My phone doesn't take really good pictures, but you can click to enlarge if you want to.

Stop-action nightgaunts

Along with a recitation of "Nightgaunts" from Lovecraft's "The Fungi from Yuggoth."  Pretty cool.  My only criticism is that I don't think the nightgaunts "faces" are as smooth and featureless as they should be.

Amusing and informative

The 25 Most Powerful Songs of the Past 25 Years, according to  Interesting.  I would've never guessed #1.

Sunday, December 25, 2011

Weekend update

I hope all my legions of readers had a safe and pleasant holiday season, although I guess technically it's not over until after the New Year.

By the way, I don't really think of the official New Year's Day as the beginning of the year.  I know it's the beginning of our customary calendar year, but I have a more pagan outlook on it in that I always think of the year turning over on the winter solstice.

We had a fairly good Christmas this year, except that there were a few fewer people at my dad's place because so many relatives are getting advanced in age and don't get around much anymore.  As for me personally, I got some money from my mom which I might use to buy a replacement pocket knife.  I somehow managed to lose my favorite knife--a Tinker model Swiss Army knife which my wife gave me for Christmas the year we were married and which I've carried always for the past 18 years.  It can easily be replaced, but there was sentimental value in the original.  I might upgrade to the Super Tinker which is still small enough to be carried in the pocket but which has a couple of extra tools.

I also received a gift card to Best Buy, which I've already spent via their website.  I kind of wanted to indulge in a game or two for myself for the Wii, but was reluctant to spend my own money on such a thing.  I was able to get two pre-owned games for the value of the card plus a couple of extra dollars.  One was Bleach:  Shattered Blade which I've had on my hit list since I got the Wii for the kids last year.  It got high reviews at Amazon and looks pretty interesting, with the ability to unlock extra characters who all have different powers and skills.  Also I'm looking forward to annoying the kids by yelling getsuga tensho! every chance I get.  I'm not sure if Ichigo's getsuga tensho attack is even in the game, but I'm going to yell it anyway.  Also, bankai!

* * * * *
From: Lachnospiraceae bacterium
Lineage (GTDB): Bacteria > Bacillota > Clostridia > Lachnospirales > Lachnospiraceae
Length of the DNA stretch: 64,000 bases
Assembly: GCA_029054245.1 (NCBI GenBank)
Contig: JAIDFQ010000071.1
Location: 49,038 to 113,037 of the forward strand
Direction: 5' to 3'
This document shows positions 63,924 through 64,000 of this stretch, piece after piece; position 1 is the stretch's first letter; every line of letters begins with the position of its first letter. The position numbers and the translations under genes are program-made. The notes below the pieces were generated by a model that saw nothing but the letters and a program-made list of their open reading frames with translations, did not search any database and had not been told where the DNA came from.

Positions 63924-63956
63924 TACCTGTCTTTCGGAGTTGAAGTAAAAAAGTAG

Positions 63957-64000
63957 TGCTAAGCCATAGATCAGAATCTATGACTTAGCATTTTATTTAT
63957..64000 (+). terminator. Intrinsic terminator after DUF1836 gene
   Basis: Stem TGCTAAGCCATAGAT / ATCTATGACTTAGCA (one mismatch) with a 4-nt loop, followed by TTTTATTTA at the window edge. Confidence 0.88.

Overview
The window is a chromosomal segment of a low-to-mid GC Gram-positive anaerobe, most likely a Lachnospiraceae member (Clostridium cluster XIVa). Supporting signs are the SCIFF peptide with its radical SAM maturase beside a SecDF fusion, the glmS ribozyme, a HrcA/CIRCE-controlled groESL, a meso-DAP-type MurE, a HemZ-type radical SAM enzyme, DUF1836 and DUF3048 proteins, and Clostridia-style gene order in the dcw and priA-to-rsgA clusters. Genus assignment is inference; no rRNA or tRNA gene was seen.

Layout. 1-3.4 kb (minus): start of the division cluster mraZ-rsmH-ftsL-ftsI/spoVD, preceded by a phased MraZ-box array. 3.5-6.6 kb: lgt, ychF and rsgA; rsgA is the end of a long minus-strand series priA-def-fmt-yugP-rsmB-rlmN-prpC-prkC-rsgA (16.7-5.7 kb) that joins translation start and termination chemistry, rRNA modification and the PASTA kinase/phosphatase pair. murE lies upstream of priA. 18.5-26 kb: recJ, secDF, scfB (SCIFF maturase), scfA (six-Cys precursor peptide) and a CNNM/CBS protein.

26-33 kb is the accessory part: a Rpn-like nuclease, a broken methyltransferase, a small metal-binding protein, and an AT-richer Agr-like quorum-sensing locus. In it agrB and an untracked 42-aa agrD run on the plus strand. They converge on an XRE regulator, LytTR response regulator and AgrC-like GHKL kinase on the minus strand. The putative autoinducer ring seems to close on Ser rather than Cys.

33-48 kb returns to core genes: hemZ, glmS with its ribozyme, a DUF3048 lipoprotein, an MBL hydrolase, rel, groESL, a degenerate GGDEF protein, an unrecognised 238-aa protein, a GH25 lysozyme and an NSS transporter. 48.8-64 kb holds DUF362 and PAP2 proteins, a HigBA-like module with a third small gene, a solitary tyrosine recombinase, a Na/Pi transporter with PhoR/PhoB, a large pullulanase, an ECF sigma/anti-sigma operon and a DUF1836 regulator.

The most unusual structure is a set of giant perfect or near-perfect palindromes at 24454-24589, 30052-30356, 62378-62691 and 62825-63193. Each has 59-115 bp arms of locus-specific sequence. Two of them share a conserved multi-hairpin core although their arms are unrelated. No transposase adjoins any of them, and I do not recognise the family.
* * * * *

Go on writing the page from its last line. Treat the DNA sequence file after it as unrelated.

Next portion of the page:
The other game also got very good reviews:  Shiren the Wanderer, which is a "roguelike" fantasy role-playing game and which I found by searching for games that were similar to D&D.  I had to look up "roguelike."  I was aware that there had been a game called Rogue but I had never played it.  It basically means that there is a lot of randomization built in so that nothing is ever exactly the same twice.

Tonight I have been using YouTube to fully explore an album that I had bookmarked some time ago:  Digital Ghosts by Shadow Gallery.  I like it a lot.  They caught my ear because their song "With Honor" was included on a metal sampler that I downloaded from Amazon not long ago.  Progressive metal driven by guitars but with plenty of keyboards too, and good harmony vocals.  This is their most recent album, and the first since their original lead singer died.  So I'll have to go back and listen to some of their older stuff, too.  Here's "With Honor."

On second thought, get into things in cellars

Now that it's nearing the end of the year, I was looking through a list of free samplers at to see what I had overlooked. I found this one from 2009.

Back then I was still using dial-up, and although I did download some stuff, I had to be careful and pick and choose. So the multiple bad reviews of this one was probably the reason I skipped it. Today I looked over those reviews again and downloaded it for a trial listen.

Heh. The reviews cracked me up.  I especially liked the "cautionary tale." The sad thing is: I've heard worse. Not a great deal worse, but somewhat worse, yeah.

Here's the link, in case you want to experience it for yourself.

Saturday, December 24, 2011

Cleaning out the phone

I thought I'd go ahead and clear out some phone pix that have been building up over the past month or so. Not all of these are work pix, but I'll file it under that category anyway.

This was taken somewhere on the east side on November 16.  I don't remember what street I was on.

This one is from Thanksgiving Day, so I must have been at my father-in-law's house.  I found it fascinating that Original Peanut Squares contains peanuts.